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Proceedings Paper

Motion-compensated compressed sensing for dynamic imaging
Author(s): Rajagopalan Sundaresan; Yookyung Kim; Mariappan S. Nadar; Ali Bilgin
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Paper Abstract

The recently introduced Compressed Sensing (CS) theory explains how sparse or compressible signals can be reconstructed from far fewer samples than what was previously believed possible. The CS theory has attracted significant attention for applications such as Magnetic Resonance Imaging (MRI) where long acquisition times have been problematic. This is especially true for dynamic MRI applications where high spatio-temporal resolution is needed. For example, in cardiac cine MRI, it is desirable to acquire the whole cardiac volume within a single breath-hold in order to avoid artifacts due to respiratory motion. Conventional MRI techniques do not allow reconstruction of high resolution image sequences from such limited amount of data. Vaswani et al. recently proposed an extension of the CS framework to problems with partially known support (i.e. sparsity pattern). In their work, the problem of recursive reconstruction of time sequences of sparse signals was considered. Under the assumption that the support of the signal changes slowly over time, they proposed using the support of the previous frame as the "known" part of the support for the current frame. While this approach works well for image sequences with little or no motion, motion causes significant change in support between adjacent frames. In this paper, we illustrate how motion estimation and compensation techniques can be used to reconstruct more accurate estimates of support for image sequences with substantial motion (such as cardiac MRI). Experimental results using phantoms as well as real MRI data sets illustrate the improved performance of the proposed technique.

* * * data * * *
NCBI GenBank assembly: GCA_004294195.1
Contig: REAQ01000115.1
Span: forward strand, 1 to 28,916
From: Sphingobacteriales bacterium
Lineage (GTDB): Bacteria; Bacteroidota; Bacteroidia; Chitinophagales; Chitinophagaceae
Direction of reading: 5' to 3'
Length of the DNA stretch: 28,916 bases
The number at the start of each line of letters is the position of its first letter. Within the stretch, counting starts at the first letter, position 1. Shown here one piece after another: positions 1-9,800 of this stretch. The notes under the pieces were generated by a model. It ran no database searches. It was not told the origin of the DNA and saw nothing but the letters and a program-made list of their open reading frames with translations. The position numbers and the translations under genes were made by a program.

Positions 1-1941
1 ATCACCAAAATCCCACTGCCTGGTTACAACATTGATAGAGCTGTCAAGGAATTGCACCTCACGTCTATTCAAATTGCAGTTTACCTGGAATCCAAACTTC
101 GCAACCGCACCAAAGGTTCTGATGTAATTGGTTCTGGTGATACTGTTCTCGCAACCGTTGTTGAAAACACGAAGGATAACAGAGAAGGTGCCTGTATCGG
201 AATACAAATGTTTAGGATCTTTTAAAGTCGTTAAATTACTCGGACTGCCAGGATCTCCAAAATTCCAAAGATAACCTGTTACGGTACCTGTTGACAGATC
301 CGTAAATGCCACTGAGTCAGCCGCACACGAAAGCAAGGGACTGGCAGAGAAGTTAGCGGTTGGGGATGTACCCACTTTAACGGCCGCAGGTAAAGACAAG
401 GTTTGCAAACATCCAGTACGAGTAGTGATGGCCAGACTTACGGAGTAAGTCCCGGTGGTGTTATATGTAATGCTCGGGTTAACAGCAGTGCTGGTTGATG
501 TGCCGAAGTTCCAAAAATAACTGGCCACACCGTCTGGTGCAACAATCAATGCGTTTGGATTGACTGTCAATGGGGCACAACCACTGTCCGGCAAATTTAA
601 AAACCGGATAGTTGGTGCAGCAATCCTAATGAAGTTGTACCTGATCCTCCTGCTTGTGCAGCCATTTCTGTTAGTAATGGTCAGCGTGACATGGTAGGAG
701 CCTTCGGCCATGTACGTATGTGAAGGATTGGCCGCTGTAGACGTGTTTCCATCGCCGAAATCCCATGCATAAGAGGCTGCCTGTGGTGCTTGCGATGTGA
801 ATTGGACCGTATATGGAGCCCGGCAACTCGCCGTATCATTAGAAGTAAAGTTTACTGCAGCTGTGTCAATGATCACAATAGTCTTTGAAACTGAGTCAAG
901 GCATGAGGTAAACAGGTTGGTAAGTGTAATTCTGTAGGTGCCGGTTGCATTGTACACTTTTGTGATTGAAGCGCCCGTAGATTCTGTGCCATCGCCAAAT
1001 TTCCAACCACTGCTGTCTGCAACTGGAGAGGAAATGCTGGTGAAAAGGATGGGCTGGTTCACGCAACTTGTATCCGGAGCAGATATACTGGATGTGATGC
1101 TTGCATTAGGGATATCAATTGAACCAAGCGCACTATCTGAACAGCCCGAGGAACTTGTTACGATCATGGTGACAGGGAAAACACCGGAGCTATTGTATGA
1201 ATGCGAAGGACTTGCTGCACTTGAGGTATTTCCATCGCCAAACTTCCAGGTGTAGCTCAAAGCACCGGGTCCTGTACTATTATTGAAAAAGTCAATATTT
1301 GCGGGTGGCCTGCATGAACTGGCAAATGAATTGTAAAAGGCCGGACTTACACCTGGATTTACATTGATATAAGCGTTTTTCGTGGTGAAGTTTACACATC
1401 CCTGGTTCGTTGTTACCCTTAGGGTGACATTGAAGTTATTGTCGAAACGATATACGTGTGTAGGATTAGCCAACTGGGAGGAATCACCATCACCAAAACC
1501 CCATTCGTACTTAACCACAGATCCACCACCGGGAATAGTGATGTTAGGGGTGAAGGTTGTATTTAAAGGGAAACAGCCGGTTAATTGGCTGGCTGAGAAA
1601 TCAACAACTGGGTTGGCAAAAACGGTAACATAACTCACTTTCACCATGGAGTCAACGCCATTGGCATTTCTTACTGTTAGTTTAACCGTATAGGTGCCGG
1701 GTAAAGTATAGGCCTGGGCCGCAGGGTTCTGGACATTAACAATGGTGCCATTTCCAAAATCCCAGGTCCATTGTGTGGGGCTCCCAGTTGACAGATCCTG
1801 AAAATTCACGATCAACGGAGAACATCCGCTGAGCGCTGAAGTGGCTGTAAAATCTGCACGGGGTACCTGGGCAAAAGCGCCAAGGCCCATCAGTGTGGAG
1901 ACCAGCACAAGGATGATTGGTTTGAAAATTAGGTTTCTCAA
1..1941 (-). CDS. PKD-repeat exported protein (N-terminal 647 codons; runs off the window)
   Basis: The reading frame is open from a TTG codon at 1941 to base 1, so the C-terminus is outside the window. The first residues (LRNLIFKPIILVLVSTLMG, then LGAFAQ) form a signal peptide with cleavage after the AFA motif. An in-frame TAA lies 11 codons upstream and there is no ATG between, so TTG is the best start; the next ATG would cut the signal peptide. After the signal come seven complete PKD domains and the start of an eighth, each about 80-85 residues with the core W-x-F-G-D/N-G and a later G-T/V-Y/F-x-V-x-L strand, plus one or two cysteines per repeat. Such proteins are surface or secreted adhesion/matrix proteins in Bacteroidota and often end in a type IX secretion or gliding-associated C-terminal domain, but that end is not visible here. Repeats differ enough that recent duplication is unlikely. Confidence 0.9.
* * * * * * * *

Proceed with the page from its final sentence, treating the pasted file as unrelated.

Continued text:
Paper Details

Date Published: 7 September 2010
PDF: 8 pages
Proc. SPIE 7798, Applications of Digital Image Processing XXXIII, 77980A (7 September 2010); doi: 10.1117/12.861113
Show Author Affiliations
Rajagopalan Sundaresan, The Univ. of Arizona (United States)
Yookyung Kim, The Univ. of Arizona (United States)
Mariappan S. Nadar, Siemens Corporate Research (United States)
Ali Bilgin, The Univ. of Arizona (United States)

Published in SPIE Proceedings Vol. 7798:
Applications of Digital Image Processing XXXIII
Andrew G. Tescher, Editor(s)

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